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Melini v. 71st Lexington Corp.

July 1, 2009


The opinion of the court was delivered by: James C. Francis IV United States Magistrate Judge


This is a personal injury action in which the plaintiff, Carlo Melini, seeks damages for injuries he suffered when he fell while walking on a ramp in a parking garage. The parties have filed in limine motions in advance of trial. Defendants Garage Management Corp. ("GMC") and East 71st Street Garage Corp. ("East 71st") move to preclude the plaintiff from offering evidence of a prior accident at the same location and to preclude the testimony of the plaintiff's expert, Scott Silberman. The plaintiff, in turn, moves to preclude the testimony of the defendants' experts, Dr. Ronald Grelsamer and Stanley Fein; the introduction of the building plans of the premises where the accident occurred; and evidence of the absence of prior accidents.

Defendants' Motion

A. Prior Accident

In 1997, Amy Lewis-Goldstein and Henry B. Goldstein filed suit against defendants East 71st and 71st Lexington Corporation ("71st LC") in connection with a fall sustained by Ms. Lewis-Goldstein on the same ramp at issue in the instant case. (Summons and Verified Complaint, attached as part of Exh. D to Affirmation of Ian Asch dated June 10, 2009 ("Asch 6/10/09 Aff.")). East 71st and GMC seek to preclude the plaintiff from introducing evidence of that prior litigation at trial.

"It is well settled that proof of a prior accident, whether offered as proof of a dangerous condition or as proof of notice thereof, is admissible only upon a showing that the relevant conditions of the subject accident and the previous one were substantially the same." Hyde v. County of Rensselaer, 51 N.Y.2d 927, 929, 434 N.Y.S.2d 984, 985 (1980). However, what constitutes the "relevant conditions" necessarily depends on the nature of the claim and the purpose for which the evidence is being offered. As long as the relevant conditions are sufficiently similar, "[d]ifferences in the surrounding circumstances go to the weight to be given the evidence, rather than to its admissibility." Bellinger v. Deere & Co., 881 F. Supp. 813, 818 (N.D.N.Y. 1995).

It is clear that the circumstances of the Lewis-Goldstein case cannot be offered here as evidence of a dangerous condition. First, the plaintiff does not proffer a verdict or other determination of fault, but only the pleadings from the earlier case. Those allegations are not in themselves evidence that would assist the jury here in determining whether the ramp was in fact dangerous.*fn1 Second, even if the pleadings had some probative value, the circumstances of that case are not sufficiently similar to constitute proof on the issue of dangerousness. In this action, Mr. Melini attributes his accident exclusively to the allegedly unsafe slope of the ramp. By contrast, in the Lewis-Goldstein case, the plaintiffs alleged that the victim fell as a result of a variety of factors, including not only the slope of the ramp but also the presence of a slippery substance and the absence of a handrail. (Amended Verified Bill of Particulars, attached as part of Exh. D to Asch 6/10/09 Aff., ¶¶ 3, 12). Due to the additional causal factors in that case, it is not a valid comparator for purposes of demonstrating whether the ramp's slope was dangerous by itself.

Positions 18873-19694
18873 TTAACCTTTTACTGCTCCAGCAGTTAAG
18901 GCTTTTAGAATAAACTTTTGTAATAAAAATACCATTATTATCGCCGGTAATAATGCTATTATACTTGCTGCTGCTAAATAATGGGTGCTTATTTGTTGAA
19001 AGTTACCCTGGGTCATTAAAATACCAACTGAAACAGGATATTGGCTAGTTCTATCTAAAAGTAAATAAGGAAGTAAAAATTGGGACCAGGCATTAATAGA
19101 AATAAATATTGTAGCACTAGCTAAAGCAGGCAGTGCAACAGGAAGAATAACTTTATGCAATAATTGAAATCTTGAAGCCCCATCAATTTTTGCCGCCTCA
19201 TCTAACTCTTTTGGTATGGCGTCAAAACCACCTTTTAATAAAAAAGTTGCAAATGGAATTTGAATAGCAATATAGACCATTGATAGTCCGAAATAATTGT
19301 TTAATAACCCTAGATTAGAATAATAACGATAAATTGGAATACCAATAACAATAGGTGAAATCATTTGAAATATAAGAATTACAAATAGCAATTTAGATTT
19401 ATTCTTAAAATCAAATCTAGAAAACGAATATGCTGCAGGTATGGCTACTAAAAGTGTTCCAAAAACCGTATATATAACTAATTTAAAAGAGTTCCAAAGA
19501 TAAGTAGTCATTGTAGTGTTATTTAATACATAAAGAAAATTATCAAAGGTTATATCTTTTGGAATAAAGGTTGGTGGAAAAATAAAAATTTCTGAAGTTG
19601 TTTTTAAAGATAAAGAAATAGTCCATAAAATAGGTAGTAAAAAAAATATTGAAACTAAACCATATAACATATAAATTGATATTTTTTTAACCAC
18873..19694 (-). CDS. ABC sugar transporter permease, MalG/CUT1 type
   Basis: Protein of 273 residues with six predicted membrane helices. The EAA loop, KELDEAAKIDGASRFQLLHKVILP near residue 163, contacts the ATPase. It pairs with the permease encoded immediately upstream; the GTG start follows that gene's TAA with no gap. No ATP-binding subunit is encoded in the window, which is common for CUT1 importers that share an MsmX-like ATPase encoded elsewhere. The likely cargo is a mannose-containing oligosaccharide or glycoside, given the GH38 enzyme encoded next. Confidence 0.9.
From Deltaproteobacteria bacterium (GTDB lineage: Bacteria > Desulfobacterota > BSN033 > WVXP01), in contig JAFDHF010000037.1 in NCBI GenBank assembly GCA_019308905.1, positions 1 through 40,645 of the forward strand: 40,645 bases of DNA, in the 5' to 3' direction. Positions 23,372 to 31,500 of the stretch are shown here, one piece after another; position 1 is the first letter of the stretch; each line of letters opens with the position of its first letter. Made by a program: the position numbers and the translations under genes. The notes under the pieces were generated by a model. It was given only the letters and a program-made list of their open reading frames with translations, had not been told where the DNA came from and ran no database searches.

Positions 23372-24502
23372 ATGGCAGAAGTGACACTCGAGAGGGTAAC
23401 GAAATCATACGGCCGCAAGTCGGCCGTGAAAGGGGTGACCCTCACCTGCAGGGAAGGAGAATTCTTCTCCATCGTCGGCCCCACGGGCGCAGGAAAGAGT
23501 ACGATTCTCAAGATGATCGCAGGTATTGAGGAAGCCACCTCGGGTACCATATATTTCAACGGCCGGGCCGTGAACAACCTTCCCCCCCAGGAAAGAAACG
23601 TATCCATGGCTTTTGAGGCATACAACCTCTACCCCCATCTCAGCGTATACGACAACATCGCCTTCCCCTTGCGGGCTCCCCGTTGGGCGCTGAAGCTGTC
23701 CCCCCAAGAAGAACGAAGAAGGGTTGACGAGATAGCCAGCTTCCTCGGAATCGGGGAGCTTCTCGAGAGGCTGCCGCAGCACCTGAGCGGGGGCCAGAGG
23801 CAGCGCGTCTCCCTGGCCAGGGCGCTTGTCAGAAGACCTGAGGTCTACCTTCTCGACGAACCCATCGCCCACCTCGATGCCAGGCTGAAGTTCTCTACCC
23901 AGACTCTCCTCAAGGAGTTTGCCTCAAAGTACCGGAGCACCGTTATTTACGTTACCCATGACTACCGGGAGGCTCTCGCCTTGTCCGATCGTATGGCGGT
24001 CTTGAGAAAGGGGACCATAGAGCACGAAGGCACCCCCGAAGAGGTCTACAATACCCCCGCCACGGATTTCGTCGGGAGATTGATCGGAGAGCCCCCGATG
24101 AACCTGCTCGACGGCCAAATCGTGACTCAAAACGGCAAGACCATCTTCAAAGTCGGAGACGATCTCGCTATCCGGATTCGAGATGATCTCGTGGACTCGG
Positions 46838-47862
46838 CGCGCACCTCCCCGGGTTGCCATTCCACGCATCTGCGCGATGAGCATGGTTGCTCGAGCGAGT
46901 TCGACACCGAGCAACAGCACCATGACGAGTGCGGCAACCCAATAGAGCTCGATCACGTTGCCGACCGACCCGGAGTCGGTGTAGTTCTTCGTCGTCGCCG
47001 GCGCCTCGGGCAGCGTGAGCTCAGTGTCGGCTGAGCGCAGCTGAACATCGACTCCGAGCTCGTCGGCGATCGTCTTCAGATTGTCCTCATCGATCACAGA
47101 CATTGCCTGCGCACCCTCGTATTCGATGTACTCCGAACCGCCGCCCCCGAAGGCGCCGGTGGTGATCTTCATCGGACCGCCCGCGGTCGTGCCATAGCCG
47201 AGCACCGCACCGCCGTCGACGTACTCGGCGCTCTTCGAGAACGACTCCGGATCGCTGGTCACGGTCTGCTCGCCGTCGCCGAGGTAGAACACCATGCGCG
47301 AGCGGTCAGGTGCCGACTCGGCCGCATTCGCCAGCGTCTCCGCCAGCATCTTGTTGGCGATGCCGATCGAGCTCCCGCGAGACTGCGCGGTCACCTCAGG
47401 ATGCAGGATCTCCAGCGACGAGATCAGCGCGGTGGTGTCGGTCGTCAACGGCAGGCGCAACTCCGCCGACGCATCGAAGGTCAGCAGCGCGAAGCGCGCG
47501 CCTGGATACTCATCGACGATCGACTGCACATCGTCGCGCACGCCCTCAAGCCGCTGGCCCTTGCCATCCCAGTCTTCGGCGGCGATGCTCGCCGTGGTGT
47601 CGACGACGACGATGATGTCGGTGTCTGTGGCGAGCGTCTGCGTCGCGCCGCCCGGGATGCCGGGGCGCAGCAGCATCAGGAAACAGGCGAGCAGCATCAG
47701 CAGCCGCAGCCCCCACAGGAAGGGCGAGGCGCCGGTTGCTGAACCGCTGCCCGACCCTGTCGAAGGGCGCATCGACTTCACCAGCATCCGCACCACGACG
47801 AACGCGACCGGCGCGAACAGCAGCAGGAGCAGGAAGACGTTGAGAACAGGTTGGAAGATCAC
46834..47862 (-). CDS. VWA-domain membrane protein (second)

On the other hand, for purposes of notice, what is important is that the prior litigation brought to the defendants' attention the possibility that the slope of the ramp was unsafe. The fact that other dangerous conditions were also alleged in the Lewis-Goldstein case does not diminish the value of the evidence on the notice issue. More significant is the assertion that Ms. Lewis-Goldstein may have fallen on a portion of the ramp where the slope was different from where Mr. Melini's accident occurred. However, the precise location where the accidents occurred and the extent to which the slope differed are issues that are subject to proof at trial.*fn2

Accordingly, the plaintiff may present evidence of the prior accident, but solely on the issue of notice. In addition, that evidence may be introduced against East 71st and 71st LC, but not against GMC, as GMC was not a party to the earlier suit.

B. Testimony of Scott Silberman

Next, the defendants seek to preclude the testimony of the plaintiff's engineering expert, Scott Silberman, on the basis that his opinion does not meet the standards for admissibility set forth in Daubert v. Merrell Dow Pharmaceuticals, Inc., 509 U.S. 579 (1993). This issue was previously decided against the defendants when they sought to preclude Mr. Silberman's testimony in the context of their motion for summary judgment. See Melini v. 71st Lexington Corp., No. 07 Civ. 701, 2009 WL 413608, at *4-7 (S.D.N.Y. Feb. 13, 2009). There is no occasion to revisit this question.

Plaintiff's Motion

A. Testimony of Dr. Ronald Grelsamer

The defendants intend to proffer the opinion of Dr. Ronald Grelsamer, an orthopedic surgeon, to the effect that the injury suffered by Mr. Melini -- a ruptured quadriceps tendon -- was attributable to "vascular alteration, pre-existing tendonosis, and diabetes," and not to the fall on the ramp. (Expert Witness Disclosure ("Grelsamer Disclosure"), attached as Exh. D to Affirmation of Ian Asch dated June 3, 2009 ("Asch 6/3/09 Aff."), ΒΆ 4). The plaintiff seeks to preclude such testimony as no more than "subjective belief or ...

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